Publishers like to use French flaps to give a paperback a de-luxe look, and justify a higher price. They are quite fashionable these days as are all sorts of embellishments to our books. (Once upon a time there was a more general consensus that the content was what would sell the book, though I guess even back then we did try to make our jackets pretty.)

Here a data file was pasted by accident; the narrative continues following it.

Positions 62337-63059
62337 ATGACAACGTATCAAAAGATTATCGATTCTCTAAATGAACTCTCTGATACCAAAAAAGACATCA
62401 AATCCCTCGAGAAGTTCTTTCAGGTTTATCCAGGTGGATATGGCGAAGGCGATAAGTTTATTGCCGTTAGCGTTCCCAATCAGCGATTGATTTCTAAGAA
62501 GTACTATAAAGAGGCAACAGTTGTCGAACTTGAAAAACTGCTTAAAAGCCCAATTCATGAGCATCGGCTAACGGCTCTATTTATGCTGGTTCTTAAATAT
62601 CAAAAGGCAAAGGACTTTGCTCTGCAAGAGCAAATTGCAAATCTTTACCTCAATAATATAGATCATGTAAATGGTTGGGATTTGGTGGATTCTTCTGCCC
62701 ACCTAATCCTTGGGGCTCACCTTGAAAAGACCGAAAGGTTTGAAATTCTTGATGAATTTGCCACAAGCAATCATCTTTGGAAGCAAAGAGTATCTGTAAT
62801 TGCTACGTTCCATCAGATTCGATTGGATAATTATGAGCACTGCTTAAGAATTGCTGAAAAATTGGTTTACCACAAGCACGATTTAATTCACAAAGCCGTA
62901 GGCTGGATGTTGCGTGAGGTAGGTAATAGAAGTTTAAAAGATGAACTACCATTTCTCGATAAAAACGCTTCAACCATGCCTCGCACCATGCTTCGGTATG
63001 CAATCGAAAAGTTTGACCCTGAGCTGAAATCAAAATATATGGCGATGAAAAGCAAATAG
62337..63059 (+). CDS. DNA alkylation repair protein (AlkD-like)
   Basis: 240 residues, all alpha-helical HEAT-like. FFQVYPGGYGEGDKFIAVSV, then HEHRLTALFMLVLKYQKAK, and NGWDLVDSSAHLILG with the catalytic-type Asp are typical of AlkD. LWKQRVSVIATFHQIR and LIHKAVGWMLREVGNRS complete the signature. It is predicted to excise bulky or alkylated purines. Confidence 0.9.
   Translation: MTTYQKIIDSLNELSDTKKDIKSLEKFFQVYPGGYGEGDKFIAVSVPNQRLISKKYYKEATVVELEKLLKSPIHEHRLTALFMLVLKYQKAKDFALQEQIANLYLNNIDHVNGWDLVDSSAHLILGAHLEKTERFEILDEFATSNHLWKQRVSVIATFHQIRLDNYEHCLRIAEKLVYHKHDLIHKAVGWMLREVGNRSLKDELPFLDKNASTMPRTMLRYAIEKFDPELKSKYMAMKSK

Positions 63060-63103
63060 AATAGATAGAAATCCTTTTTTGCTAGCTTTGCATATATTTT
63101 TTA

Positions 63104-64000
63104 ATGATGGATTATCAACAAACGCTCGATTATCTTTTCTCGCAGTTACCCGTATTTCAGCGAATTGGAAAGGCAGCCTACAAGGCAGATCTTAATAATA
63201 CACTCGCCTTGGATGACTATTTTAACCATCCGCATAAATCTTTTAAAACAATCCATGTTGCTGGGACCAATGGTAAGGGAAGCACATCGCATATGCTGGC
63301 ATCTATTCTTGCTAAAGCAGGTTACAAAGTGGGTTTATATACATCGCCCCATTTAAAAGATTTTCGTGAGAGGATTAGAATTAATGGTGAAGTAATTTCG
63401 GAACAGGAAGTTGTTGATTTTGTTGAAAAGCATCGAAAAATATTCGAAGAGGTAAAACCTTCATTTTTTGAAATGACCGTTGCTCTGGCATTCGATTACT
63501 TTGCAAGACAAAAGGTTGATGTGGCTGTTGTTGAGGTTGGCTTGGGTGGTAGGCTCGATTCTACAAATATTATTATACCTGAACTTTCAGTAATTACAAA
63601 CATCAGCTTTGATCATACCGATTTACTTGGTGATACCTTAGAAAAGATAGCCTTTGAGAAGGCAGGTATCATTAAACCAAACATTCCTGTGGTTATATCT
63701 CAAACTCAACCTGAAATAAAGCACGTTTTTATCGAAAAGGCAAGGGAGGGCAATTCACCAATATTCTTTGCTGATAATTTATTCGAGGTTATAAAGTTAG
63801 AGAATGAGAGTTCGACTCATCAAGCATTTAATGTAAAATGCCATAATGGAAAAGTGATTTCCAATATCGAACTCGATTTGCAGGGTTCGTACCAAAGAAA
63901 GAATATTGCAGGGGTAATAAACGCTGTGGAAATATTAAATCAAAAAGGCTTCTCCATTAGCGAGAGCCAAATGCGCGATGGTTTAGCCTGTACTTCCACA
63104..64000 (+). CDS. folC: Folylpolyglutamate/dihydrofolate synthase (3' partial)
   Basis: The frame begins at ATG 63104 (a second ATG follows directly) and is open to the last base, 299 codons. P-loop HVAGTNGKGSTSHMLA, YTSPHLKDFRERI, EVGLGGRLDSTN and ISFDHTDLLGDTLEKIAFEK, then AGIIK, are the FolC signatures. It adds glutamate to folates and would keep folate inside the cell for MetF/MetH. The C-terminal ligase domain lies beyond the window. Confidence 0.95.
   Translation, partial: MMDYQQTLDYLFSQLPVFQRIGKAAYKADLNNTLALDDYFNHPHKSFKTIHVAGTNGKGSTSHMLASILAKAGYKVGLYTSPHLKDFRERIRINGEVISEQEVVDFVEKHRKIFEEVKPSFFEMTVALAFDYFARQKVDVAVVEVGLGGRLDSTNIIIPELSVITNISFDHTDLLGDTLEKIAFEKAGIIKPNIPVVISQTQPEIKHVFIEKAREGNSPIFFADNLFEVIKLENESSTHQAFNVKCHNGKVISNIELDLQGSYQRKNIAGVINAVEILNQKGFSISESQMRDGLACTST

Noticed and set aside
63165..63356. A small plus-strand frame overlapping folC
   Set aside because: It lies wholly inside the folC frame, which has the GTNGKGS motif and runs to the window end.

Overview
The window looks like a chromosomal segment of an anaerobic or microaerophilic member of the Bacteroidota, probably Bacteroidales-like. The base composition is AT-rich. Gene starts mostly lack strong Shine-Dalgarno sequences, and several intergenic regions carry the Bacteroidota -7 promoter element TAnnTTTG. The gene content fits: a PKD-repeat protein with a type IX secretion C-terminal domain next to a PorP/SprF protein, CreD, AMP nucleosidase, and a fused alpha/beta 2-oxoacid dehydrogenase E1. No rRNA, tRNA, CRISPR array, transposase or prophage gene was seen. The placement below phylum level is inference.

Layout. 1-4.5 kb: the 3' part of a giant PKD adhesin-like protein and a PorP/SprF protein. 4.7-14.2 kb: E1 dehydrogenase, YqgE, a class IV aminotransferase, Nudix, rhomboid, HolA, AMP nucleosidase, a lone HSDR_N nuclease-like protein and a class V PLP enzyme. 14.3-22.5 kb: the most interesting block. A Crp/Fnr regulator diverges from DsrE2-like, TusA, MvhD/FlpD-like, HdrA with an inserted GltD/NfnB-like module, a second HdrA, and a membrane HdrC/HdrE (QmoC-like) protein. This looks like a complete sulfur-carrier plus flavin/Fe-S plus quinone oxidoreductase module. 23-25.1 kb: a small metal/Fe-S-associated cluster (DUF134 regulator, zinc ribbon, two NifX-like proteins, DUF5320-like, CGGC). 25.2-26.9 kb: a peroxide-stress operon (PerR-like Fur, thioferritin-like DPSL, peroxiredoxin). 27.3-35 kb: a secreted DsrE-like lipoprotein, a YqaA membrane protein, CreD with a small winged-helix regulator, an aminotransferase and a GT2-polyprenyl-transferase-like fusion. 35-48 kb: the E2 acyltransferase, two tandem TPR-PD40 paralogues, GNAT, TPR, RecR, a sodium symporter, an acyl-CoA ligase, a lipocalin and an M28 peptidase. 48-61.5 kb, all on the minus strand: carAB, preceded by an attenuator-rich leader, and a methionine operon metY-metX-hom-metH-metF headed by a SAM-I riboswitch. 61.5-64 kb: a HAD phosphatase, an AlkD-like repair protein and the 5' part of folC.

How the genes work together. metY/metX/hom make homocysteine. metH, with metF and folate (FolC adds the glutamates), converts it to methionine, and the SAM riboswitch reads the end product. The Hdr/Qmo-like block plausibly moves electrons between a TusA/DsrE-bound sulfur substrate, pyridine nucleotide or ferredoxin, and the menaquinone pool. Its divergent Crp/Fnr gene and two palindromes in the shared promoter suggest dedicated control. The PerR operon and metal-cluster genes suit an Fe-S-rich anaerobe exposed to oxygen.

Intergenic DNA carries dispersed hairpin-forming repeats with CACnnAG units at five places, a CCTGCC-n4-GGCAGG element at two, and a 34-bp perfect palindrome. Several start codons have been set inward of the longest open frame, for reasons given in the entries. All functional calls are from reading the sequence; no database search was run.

French flaps are just like the front and back flaps on a book jacket transferred onto a paperback cover. They do increase your costs, partly because they use more cover board, but mainly because they split the trimming process into two steps. The fore-edge of the book block has to be trimmed before the cover goes on — if it wasn’t you’d end up with handy bookmarks in the front and back of the book when the guillotine chopped off the edges. Then after the cover has been applied to the spine, the book gets trimmed again to chop off the top and bottom margins. Not every book manufacturer is set up to provide this option, so price and scheduling can be issues. There’s always a risk of over-trimming the fore-edge so that the cover overlaps a bit too much. The opposite effect, leaving the white pages sticking out beyond the cover is so awful that the safety margin is moved inwards. Be it said, the manufacturer of the Very Short Introductions series does a pretty good job in this regard.